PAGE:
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Waste not, want broth: Alaska businesses aim to turn fish bones into trendy broth

Hipsters and Paleo diet enthusiasts around the country are embracing bone broth, drinking it up like coffee and hoping it might cure whatever ails them.

And in Alaska, Alaska Broth Co. founder David Chessik hopes people will embrace his fishy version of it.

"Every place has its drink," Chessik said in a phone interview last week. "Really, this broth will some day, some day be thought of as Alaskan coffee."

Chessik's claim is bold but he's not completely alone. His is just one of the local companies taking up broth as a business in the last year.

Chessik, an attorney, commercial fisherman and owner of Alaska Island Retreat lodge on Cook Inlet's Kalgin Island, has made broth at his home for years. He decided to start commercially producing this summer, first in Kasilof and later with Copper River Seafoods in Anchorage this fall. His products include halibut and salmon broth.

Chessik claims that since he started drinking the broth, usually at breakfast, his health has improved significantly. He says the broth can help with weight loss, clear up skin rashes and grow thicker fingernails.

Much of that he credits to the presence of collagen protein in the broth. The collagen in the fish bones renders into the broth, not only thickening it, but also offering a convenient way for people to consume the protein.


But whether the broth has any significant nutritional benefits is up for debate.

Diane Peck, public health nutritionist for the state's obesity prevention and control program, said there's a lot of good research on the benefits of bone broth, but there's also plenty dispelling the "miraculous properties people are claiming."

Peck said that fish broth tends to have more protein and calcium than traditional mammal bone broth, though it's usually not as high as manufacturers claim.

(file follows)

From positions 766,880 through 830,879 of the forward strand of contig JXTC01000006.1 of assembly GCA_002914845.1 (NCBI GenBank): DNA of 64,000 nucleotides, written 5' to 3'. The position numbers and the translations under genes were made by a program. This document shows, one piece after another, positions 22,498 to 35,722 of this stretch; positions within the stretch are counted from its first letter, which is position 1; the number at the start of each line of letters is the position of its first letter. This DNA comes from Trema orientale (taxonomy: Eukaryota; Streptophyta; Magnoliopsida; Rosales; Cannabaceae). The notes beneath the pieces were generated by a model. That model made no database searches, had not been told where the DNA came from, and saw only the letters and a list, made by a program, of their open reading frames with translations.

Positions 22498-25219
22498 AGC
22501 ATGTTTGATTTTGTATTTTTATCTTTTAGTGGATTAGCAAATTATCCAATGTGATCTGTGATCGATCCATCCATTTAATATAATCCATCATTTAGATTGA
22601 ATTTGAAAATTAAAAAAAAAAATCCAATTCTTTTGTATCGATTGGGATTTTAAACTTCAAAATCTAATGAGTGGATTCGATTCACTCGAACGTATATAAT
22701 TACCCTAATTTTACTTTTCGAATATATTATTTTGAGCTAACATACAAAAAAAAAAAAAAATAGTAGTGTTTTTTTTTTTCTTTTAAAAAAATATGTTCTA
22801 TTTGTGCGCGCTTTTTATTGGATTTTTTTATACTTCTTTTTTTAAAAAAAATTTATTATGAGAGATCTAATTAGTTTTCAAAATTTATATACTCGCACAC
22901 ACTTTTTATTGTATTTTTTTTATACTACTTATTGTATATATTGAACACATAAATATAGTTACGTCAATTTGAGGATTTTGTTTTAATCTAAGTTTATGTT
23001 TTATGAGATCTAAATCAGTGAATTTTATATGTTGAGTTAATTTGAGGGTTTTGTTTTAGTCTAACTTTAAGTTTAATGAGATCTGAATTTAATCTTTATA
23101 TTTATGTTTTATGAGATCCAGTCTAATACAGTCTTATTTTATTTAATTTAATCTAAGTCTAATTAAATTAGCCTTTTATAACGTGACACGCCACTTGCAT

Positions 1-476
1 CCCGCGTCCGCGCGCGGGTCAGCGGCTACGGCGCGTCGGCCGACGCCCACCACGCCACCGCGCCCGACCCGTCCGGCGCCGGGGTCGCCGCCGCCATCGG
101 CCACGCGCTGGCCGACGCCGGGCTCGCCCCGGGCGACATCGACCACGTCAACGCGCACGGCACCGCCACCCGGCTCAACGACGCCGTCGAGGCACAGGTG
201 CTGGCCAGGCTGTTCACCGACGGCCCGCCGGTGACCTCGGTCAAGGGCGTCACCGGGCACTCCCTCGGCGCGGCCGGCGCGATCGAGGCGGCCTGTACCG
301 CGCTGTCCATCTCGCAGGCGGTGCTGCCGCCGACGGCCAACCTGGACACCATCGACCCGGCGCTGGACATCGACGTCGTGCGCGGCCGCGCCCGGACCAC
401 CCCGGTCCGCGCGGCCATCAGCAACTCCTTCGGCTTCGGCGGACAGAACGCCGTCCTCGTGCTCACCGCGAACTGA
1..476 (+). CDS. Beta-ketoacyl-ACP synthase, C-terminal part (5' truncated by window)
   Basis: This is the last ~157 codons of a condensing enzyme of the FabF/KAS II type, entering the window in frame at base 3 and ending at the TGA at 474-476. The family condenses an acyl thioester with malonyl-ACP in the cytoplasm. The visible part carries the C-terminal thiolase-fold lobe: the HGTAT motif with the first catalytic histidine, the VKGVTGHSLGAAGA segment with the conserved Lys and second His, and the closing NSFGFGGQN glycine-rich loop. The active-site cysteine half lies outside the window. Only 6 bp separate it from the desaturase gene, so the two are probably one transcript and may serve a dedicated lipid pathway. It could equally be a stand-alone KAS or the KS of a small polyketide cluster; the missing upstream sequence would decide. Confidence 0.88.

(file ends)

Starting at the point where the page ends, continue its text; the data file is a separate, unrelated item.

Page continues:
"They still aren't anywhere near meeting the requirements we need for a day," she said.

But Peck said broth has benefits: It's good for hydration and can be low in calories if the fat is skimmed off. She warned that people should be careful about sodium, since some broths have a lot of it.

Chessik declined to share details on how his broth is made or how much he produces at one time. He said the broth is made from the fish carcasses left over from Alaska salmon and halibut, though he wouldn't specify where in the state the fish are from.

And while the broth is made with parts of the fish that would usually be discarded, he's hesitant to call the bones "fish waste."

"I would like to take the word fish waste out of our vocabulary and throw it away forever," he said, "until we recognize that all of this is valuable part of the fish."

Out of the trash

Alaska Black Cod owner Rich Clarke, however, embraces the term. Clarke started making stock a few weeks ago with leftover black cod carcasses.

Clarke owns a small processing plant in his East Anchorage backyard, where he processes hundreds of pounds of black cod, halibut and salmon each week. The black cod, also known as sablefish, is sourced from commercial fishermen in Seward. Most of it ends up fileted, smoked and flash-frozen for sale at The Mall at Sears' Central Market. Before, all his bones went in the trash.

But fellow market vendor Karl Reed, chef and owner of La Grassa pasta, suggested Clarke consider making a broth.

Clarke, who formerly ran the custom smoking line at Indian Valley Meats, decided to give it a try. He now makes a French-style clear "fumet" broth he sells as "sablefish stock."

His recipe is simple. He uses one black cod back bone per quart of water, some onions, celery, lemon, bay leaves and yellow carrots. After bringing it to a boil, he lets it simmer for about three hours before straining and packaging.

Clarke's stock is oiler and meatier that the Copper River version, with tiny chunks of black cod suspended in the liquid.

He uses it for a variety of dishes, adding a little fish flavor to everything from soups to stir-fries. Clarke doesn't put salt in his stock but he suggested it could be added and consumed plain.

Clarke sells his broth for $10 a quart. The Copper River broth retails online for $33.95 for two 24-ounce packages.

Peck said that making broth at home is cheap and relatively simple. It can be healthier too, with most home-cooked broth containing more protein.


Clarke said he's considering selling the black cod bones at the market for those wanting to make their own broth.

"It takes my bones that were being thrown out and makes some dollars for me," he said.

Suzanna Caldwell

Suzanna Caldwell is a former reporter for Alaska Dispatch News and Alaska Dispatch. She left the ADN in 2017.